'You are not a beautiful and unique snowflake. You are the same decaying organic matter as everyone else, and we are all part of the same compost pile.'
The third conclusion is that, while mostly liminal characters, people that were known to be skilled in Seidr, *were* able to form parts of the communities they inhabited(4) although not all of them chose to do so and in some cases, are believed to have formed their own communities(5).
The forth conclusion is that the Heathen period worldview was world-accepting, rather than world-rejecting and therefore any magical system that is a part of that worldview must also be world-accepting. Modern ideas about travelling off to different worlds and going gallivanting with the gods or after some concept of enlightenment are not world-accepting in nature (or at least accepting of this world right here) and therefore could not have been a part of the Heathen period worldview.
So now that we've cheerfully ruled out big chunks of what constitutes modern Seidhr practice (e.g altruistically 'seeing for the people', trance journeys to the gates of Hel, going to natter with the gods etc), what's left? And how can Reconstructionism and Seidhr be combined?
There are certain aspects of modern Seidhr practice that do stick quite close to the lore but this does vary from group to group. Some groups try to reconstruct the high seat ritual as described in Erik the Red's Saga, even down to the clothes the seer wears and the description of the staff. Other groups only do this to a point and substitute what they feel has been lost in the sands of time with other techniques. That these techniques are usually of the world-rejecting variety doesn't seem to be an issue to the groups that employ them. While I am the first to admit that we don't have enough detail to reconstruct Seidhr in its entirety with any degree of accuracy and that some aspects would need to be created anew, I do believe that it is imperative to try and reconstruct as much of the period worldview as possible, and then create anew the aspects of Seidhr that are lost through the medium of that worldview.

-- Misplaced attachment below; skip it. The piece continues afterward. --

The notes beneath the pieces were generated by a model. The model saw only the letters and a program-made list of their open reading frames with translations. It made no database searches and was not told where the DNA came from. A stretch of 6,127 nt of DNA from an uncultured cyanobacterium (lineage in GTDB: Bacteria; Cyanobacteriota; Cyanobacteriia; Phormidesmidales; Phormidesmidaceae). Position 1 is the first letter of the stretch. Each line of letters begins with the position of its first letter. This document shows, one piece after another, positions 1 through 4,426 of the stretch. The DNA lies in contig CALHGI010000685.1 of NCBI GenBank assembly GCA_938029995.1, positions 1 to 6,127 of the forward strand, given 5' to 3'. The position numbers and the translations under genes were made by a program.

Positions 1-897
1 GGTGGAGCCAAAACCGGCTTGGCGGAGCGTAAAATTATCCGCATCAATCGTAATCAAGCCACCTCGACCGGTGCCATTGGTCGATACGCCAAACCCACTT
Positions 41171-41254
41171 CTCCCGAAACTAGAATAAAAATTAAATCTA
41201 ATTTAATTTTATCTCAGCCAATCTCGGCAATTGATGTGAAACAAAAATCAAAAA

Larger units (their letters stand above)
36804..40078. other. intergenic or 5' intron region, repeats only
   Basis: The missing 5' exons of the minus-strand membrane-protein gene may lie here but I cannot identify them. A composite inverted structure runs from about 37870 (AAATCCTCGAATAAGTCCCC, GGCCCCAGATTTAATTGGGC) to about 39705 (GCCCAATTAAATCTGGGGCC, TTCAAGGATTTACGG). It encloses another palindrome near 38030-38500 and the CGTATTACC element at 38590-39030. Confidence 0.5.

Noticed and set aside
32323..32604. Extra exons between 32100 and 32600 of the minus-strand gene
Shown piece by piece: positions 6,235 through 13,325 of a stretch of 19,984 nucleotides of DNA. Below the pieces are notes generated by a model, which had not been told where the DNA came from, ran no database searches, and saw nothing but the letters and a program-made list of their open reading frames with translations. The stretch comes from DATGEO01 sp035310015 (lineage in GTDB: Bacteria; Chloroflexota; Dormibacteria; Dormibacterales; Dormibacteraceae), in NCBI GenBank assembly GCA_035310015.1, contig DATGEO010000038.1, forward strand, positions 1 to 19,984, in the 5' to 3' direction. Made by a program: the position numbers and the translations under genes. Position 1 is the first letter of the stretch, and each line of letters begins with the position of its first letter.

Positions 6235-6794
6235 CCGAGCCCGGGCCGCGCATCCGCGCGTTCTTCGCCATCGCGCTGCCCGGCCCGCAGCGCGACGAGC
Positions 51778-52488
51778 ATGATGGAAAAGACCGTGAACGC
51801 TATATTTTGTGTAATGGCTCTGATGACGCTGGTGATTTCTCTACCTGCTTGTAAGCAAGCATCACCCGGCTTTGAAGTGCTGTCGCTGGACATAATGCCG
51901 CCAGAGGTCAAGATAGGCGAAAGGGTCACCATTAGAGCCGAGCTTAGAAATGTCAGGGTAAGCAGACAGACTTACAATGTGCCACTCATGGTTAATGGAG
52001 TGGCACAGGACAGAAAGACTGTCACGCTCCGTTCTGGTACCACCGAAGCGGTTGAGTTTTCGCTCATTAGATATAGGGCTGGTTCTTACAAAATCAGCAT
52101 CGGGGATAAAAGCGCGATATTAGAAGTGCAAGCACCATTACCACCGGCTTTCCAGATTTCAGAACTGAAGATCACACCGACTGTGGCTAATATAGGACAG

Now this may seem a rather strange concept that Reconstructionism can also work for Seidhr, but why should it be? Some groups already reconstruct to a point, but why not take it further than what the Volva wore or how her staff looked? Why not look to what was actually considered Seidhr in the lore, find examples and study the recorded charms we do have in depth? Why not look at the way they were written, at any meters and language used and why not try to write your own? Why not go through those charms with a fine tooth comb and try and see if you can find shreds of Heathen worldview and then try to back it up with other examples? Why not look at the different theories that scholars are bringing forward about Seidhr, such as Eldar Heide's theory about Seidhr as a form spinning magic? Why not take it a bit further and pick up a drop spindle and learn to spin, go into that trance and try the theory out? Why not experiment?